Resolutions. 2014.

In 2014 I will …

Turn 30.

Embrace 30.

Run a half marathon in two hours.

Hike on the Art Loeb Trail in North Carolina.

Make at least one recipe each week from one of my actual cookbooks.

Judge less. Look deeper. Understand more.

Glaze Lola.

Rediscover all the best things about Indianapolis with Karl, because he lives here now.

Go outside, even in the cold, because I own a First Ascent coat now.

Buy rain boots.

Camp.

Adventure.

Write.

Photograph.

Visit one place that I love and one place that I’ve never traveled to before.

Not shave my armpits.

Run long, run far on the weekends for fun.

Change. Orange Bran Muffins.

Change tends to come quickly. Maybe it takes you by surprise. Lately change has been sneaking up on me.

Two weeks ago I was running in full winter gear as snow flurries fell onto my tongue. This week I’m wearing shorts and tank tops. Not together. Let’s not get too crazy. Two and a half months ago I had my heart broken. Talk about chaos. A week and a half ago I remembered why I loved the mountains and a barn filled with horses—peace. And five days ago I crossed the finish line of the Shamrock Shuffle with a new personal record and the Chicago skyline rising in front of me. I felt this overwhelming sense of luck and joy, and that feeling just hasn’t gone away yet. Change is sticking.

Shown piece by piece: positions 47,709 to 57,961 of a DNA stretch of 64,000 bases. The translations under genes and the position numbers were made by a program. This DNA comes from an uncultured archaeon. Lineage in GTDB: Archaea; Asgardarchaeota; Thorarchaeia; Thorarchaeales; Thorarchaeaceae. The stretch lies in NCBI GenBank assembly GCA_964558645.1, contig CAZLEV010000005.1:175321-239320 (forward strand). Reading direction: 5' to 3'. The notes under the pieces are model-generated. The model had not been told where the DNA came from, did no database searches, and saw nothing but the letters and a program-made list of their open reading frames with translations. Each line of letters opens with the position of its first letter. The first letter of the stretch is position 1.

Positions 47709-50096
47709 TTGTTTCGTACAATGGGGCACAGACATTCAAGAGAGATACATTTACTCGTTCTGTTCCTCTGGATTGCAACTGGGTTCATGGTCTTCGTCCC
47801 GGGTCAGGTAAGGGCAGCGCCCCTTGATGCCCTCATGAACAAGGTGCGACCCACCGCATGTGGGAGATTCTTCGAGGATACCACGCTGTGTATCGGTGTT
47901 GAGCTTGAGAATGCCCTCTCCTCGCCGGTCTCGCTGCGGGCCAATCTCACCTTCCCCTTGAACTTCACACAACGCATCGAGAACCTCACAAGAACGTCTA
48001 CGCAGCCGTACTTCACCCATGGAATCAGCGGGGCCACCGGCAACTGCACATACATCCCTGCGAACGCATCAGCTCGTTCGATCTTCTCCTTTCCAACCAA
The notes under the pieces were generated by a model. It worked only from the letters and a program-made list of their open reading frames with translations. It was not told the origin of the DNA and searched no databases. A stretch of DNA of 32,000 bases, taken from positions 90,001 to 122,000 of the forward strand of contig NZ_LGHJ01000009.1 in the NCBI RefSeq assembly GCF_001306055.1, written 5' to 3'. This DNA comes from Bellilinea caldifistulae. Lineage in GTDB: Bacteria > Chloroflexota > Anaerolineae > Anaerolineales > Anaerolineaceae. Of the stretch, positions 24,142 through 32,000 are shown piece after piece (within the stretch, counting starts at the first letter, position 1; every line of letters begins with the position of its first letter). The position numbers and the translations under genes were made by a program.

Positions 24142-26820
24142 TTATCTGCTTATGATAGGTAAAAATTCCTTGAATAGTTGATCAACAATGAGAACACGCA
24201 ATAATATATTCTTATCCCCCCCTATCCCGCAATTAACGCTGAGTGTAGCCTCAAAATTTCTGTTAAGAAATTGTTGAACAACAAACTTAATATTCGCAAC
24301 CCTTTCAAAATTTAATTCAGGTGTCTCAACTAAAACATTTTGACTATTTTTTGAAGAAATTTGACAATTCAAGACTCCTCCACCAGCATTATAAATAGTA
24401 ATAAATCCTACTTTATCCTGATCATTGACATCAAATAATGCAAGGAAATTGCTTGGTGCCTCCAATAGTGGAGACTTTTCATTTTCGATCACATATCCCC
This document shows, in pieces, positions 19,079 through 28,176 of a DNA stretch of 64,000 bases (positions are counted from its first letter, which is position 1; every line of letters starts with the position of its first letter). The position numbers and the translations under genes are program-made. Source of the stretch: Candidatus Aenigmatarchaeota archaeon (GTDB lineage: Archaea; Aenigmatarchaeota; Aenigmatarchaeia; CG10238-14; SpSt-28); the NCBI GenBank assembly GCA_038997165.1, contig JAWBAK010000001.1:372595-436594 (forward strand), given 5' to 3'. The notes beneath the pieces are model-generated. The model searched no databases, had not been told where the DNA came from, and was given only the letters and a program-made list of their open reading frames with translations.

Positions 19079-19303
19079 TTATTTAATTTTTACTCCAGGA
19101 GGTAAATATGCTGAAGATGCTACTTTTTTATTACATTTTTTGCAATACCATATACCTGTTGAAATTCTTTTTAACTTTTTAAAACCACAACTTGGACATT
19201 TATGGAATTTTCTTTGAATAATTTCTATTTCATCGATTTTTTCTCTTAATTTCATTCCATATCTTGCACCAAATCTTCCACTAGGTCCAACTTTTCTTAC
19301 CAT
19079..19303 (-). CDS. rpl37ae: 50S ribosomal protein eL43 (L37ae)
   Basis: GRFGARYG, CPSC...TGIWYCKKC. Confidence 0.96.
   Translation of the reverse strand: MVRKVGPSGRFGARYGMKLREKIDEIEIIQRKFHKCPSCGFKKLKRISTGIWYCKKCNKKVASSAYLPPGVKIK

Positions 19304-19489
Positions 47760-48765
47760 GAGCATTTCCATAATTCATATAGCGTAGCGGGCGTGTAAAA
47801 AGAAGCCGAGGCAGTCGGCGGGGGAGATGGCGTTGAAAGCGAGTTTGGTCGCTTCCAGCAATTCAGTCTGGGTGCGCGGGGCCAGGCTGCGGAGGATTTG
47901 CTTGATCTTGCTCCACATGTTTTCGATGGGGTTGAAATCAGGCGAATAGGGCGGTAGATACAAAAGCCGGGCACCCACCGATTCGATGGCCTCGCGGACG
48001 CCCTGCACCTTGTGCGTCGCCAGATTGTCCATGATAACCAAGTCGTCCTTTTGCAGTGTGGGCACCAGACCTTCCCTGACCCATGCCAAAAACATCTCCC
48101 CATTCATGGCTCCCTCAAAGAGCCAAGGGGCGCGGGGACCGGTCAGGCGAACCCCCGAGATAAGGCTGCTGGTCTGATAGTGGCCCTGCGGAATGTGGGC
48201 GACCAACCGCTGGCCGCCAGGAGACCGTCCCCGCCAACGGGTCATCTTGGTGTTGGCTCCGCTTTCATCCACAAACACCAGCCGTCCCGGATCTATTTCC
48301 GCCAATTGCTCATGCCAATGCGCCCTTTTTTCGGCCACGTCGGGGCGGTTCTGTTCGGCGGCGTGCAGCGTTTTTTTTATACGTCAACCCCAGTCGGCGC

I once thought bran muffins were ridiculous. I worked at a coffee shop in Raleigh and we sold muffins. The bran were always left at the end of the day, and honestly I didn’t blame our customers. Why would you opt for healthy, tasteless bran when you could go the blueberry or carrot?

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Cranberry Pear Pie

Do you ever feel like you’re going to lose it? If the dog puts her head sweetly on my leg one more time and looks at me with those puppy dog eyes. If the cat utters another single meow as she begs me to toss her duck tape football toy. If one more car drives by my house TOO LOUDLY. If one more part of my body, my leg, ear, arm, anything, itches. If one more insignificant item drops to the ground, and I am forced to bend down and pick it up. I swear to God I will explode.

I may or may not be on my period.

I may or may not be perpetuating that stereotype that women go crazy on their periods.

Dudes, this does not give you the green light to throw a girl’s period/pms in her face when she’s being “weird.” This is called a double standard. It’s cool.